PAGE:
Provided by Concordia University
Responding to a need for teachers and ministers in the Pacific Northwest, Concordia University-Portland (CU) was founded in 1905 as a high school. It opened with $800 and 16 students in the basement of Trinity Lutheran Congregation.
By 1907 the Northwest District of the Lutheran Church Missouri-Synod purchased land and constructed a school building at the current site, 2811 N.E. Holman St.
Under the direction of its first president, F.W.J. Sylwester, the school overcame obstacles to survival. At the time, unpaved roads proved a challenge and the Great Depression significantly reduced student enrollment and employee compensation.
In 1946 the second president, Thomas Coates, added critical faculty members, began a building campaign and, in the 1950s, instituted two years of junior college. The name became Concordia College.
In 1954 it opened its doors to women to prepare teachers for parochial schools and partnered with Emanuel Hospital to prepare nurses. In 1958 president E.P. Weber spun off the high school program as Concordia High School under the direction of Art Wahlers, Ph.D., who also helped found the Concordia Neighborhood Association.
In 1977 CU became a four-year college. The president oversaw residence hall construction to support more students, including international students. The high school moved off campus.
When Charles “Chuck” Schlimpert, Ph.D., was named the fourth president in 1983, Concordia College was firmly rooted in what had become known as the Concordia neighborhood.
He served as president for 35 years during unprecedented growth for CU. Four colleges were distinguished, and the university grew from 800 students to more than 6,000 nationwide.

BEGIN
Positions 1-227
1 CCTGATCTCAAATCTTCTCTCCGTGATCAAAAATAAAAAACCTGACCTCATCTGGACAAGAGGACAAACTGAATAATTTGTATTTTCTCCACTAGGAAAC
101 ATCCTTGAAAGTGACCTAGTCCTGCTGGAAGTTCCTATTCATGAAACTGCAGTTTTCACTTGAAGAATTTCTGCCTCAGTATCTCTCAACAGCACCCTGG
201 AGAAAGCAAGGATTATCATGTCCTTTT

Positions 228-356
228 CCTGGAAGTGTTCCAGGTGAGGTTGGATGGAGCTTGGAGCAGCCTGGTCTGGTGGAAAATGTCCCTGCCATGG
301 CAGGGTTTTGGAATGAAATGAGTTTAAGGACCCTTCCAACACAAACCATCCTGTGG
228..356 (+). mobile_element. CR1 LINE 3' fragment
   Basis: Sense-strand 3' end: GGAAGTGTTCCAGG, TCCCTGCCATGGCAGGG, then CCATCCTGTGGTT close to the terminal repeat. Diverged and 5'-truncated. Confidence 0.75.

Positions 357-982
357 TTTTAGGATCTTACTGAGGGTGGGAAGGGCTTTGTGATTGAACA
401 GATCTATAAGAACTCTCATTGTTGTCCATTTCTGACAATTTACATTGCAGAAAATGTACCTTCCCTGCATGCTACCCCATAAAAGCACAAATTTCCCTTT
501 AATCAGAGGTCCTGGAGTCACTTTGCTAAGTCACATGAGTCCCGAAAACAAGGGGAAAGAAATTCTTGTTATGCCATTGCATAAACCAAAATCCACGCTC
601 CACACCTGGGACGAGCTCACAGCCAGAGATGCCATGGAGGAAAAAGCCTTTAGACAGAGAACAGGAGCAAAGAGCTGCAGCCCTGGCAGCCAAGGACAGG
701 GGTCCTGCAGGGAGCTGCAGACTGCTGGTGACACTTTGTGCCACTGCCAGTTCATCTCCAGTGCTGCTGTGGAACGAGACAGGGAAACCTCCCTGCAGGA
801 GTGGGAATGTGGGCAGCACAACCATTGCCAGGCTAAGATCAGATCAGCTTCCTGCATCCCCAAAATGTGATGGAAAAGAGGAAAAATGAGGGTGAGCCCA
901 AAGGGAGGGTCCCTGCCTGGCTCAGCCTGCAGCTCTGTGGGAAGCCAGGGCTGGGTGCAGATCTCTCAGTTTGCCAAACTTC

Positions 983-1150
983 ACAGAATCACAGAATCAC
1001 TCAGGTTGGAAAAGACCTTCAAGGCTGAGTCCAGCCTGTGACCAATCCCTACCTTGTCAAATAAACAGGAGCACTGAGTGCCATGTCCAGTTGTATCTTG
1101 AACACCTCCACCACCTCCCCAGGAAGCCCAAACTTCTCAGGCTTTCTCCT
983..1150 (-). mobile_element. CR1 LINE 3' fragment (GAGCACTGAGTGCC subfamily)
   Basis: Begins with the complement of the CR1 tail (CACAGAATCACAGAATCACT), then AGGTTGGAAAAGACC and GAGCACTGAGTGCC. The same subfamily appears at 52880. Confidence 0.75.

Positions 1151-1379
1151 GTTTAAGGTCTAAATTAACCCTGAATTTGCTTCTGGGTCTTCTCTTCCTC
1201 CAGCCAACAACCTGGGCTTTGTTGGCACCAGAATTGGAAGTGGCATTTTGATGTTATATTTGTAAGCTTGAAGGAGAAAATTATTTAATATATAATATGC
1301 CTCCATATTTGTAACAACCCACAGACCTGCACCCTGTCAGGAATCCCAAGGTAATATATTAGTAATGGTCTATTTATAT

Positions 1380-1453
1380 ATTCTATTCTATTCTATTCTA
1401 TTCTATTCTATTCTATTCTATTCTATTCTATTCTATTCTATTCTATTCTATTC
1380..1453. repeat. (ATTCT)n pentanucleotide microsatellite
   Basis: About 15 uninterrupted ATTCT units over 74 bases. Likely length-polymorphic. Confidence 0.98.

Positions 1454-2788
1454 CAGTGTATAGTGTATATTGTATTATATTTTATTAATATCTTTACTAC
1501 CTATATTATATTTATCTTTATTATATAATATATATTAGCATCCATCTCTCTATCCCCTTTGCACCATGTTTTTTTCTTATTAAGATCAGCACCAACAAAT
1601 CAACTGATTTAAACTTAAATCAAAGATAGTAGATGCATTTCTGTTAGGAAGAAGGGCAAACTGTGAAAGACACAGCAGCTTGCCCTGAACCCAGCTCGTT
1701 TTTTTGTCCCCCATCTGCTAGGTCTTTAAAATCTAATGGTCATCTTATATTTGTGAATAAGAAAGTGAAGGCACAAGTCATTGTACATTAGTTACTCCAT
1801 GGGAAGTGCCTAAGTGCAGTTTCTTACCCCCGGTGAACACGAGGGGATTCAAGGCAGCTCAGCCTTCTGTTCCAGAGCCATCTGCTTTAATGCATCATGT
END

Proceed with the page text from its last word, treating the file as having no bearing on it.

In 1995, the Concordia University System was formed and linked 10 Concordias across the U.S. At the same time, CU reaffirmed and updated its mission and vision to prepare leaders for the transformation of society.
In 2010 Washington Monthly ranked CU No. 1 nationally for student participation in community service among U.S. universities with masters programs.
In collaboration with neighbors, the city, and the broader community, campus expansion continued.
In 2009, CU opened the George R. White Library and Learning Center, which serves the Concordia neighborhood as a local community library, hosts arts and culture events, and includes the Jody Thurston Northwest Center for Children’s Literature.
In 2011 the Hilken Community Stadium opened. It’s an athletic complex on northeast Dekum Street, also dedicated 50 percent to community groups.
In 2017, Faubion School + CU, a 3 to PhD community, opened with collaborators including Portland Public Schools, Kaiser Permanente, Trillium Family Services and basics market.
CU continues as a nonprofit, private Lutheran university preparing leaders for the transformation of society, serving the community, and providing a diverse student body with undergraduate, graduate and doctoral programs on campus and online.
Learn more at CU-Portland.edu.